It didn't look like there would be any reason for this article for most of Thursday night. NFL general managers stayed away from taking any wide receivers until the Panthers took D.J. Moore at No. 24. Maybe those GMs were acutely aware of the past three classes of first-round wideouts. 2014 was a banner year with Mike Evans, Odell Beckham Jr., Brandin Cooks, Sammy Watkins, Jarvis Landry, Allen Robinson, Kelvin Benjamin, Davante Adams, etc.

Since then? Read 'em and weep.

Amari Cooper
Kevin White
DeVante Parker
Breshad Perriman
Phillip Dorsett
Corey Coleman
Will Fuller
Josh Doctson
Laquon Treadwell
Corey Davis
Mike Williams
John Ross

Small sample size? Absolutely. But Cooper, who was a massive fantasy disappointment in 2017, is the only player on that list to have an 800-yard season to his credit. Ross and Williams' rookie seasons were basically a wash. Among the non-rookies from last year, only Cooper, Parker and Fuller have caught at least 40 passes in a year.

So, recent history isn't ... great. Maybe that's one reason why only two wide receivers were called to the stage Thursday night in Dallas. Nonetheless, let's take a quick look at where they landed and their fantasy prospects for 2018 and beyond.

D.J. Moore, Carolina Panthers, Pick No. 24

The Panthers need to add another wide receiver. I'm just skeptical if they are going to end up loving this pick. I felt the Panthers could have waited to take a wide receiver rather than using a first-rounder Moore, who has good size and speed. He's not phenomenally tall at 6-foot, but he's well built and his athleticism is fantastic. I think he profiles as more of a slot player than the Steve Smith comps that he was getting last night (from Steve Smith himself). Overall, that means this is another short-range target for Cam Newton to go along with Christian McCaffrey, Greg Olsen and Curtis Samuel (when healthy). With Torrey Smith also around to do his usual trick, it makes me wonder how much this pick delivers a downgrade to Devin Funchess' stock. The Panthers have a handful of potentially fantastic short-range, middle-of-the-field options. And then Smith is there to pick up some deep throws, which all belonged to Funchess following the Kelvin Benjamin trade last year.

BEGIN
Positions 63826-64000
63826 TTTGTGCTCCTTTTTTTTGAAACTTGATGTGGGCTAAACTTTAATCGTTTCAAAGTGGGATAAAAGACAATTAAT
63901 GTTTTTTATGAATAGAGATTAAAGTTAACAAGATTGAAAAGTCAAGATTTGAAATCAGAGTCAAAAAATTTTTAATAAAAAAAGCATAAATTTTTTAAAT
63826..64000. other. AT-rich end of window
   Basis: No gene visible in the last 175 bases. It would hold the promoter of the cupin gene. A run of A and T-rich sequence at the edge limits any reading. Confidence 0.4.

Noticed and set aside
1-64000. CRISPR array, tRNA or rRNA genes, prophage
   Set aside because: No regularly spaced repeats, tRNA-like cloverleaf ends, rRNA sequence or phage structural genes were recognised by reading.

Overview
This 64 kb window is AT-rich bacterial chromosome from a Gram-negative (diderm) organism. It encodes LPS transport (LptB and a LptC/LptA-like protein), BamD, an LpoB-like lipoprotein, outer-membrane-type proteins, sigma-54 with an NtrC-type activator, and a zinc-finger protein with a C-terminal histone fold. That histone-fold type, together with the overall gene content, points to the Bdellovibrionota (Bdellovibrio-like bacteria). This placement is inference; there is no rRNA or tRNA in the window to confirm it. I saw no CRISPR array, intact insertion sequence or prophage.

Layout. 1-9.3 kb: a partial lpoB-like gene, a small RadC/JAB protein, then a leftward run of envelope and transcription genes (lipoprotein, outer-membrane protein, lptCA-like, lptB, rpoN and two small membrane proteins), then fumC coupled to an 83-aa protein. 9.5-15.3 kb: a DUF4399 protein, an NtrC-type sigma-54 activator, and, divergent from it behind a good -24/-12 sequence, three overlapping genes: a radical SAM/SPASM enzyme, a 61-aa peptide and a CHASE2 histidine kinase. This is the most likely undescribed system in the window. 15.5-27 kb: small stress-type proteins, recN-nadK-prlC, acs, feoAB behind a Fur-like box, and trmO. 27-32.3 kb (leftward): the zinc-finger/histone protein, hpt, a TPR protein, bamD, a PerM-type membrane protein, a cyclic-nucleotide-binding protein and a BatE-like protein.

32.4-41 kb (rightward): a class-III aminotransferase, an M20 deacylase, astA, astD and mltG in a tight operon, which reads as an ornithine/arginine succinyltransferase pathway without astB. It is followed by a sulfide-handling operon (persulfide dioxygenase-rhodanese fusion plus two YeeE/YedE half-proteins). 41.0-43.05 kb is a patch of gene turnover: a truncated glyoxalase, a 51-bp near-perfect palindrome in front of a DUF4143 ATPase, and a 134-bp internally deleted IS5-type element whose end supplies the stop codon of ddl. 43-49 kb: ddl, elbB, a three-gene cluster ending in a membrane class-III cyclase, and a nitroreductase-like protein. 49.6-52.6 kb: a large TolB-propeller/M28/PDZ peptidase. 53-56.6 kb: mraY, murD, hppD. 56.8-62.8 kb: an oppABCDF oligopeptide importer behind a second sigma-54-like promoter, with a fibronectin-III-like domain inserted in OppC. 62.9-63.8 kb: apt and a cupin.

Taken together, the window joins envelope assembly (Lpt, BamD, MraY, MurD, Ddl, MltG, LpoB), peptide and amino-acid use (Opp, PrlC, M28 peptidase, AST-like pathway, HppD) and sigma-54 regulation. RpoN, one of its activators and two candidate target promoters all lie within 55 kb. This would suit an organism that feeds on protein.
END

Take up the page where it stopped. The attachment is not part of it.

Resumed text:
Quick Fantasy Take: Moore has a chance to fantasy-starter-worthy in deeper PPR leagues this season. I think his fantasy ceiling over the long-term is as a solid WR2. Another option should help Newton, but this should eat into whatever the projected totals were for Funchess. I'm not worried about Olsen's value; he'll produce because offensive coordinator Norv Turner is going to will it.

Calvin Ridley, Atlanta Falcons, Pick No. 26

No one is overtaking Julio Jones in Atlanta, we all know that. However, Ridley has the skills to create a fantastic 1-2 combo with his Alabama brethren this season. The Falcons need to diagram ways to get him away from tight corner coverage because he's not a physical player. But once he's in space, Ridley puts on a show. He's got speed to burn and the route technique to go with it. If he can get stronger and improve his hands, Ridley can be an NFL star. Mohamed Sanu should not be much of an impediment to Ridley's initial fantasy production; I think the rookie should/will be the Falcons' second-most productive receiver right away. Ridley is going to put up some big box scores on not many receptions in certain weeks.

Quick Fantasy Take: On a team with a greater need at wideout, I'd be more bullish on Ridley's immediate fantasy value. As is, I think he's going to be at least a WR3 at points during the 2018 season in all 12-team formats. It helps Matt Ryan, it hurts Sanu, and it doesn't move the needle on Julio. Over time, if Ridley addresses his weaknesses, he can be a WR1-type player in fantasy.

And that was it for Day 1 at the wide receiver position. We'll see what happens with Courtland Sutton, Christian Kirk, Anthony Miller and the other WRs who are expected to be drafted during Friday's Day 2.

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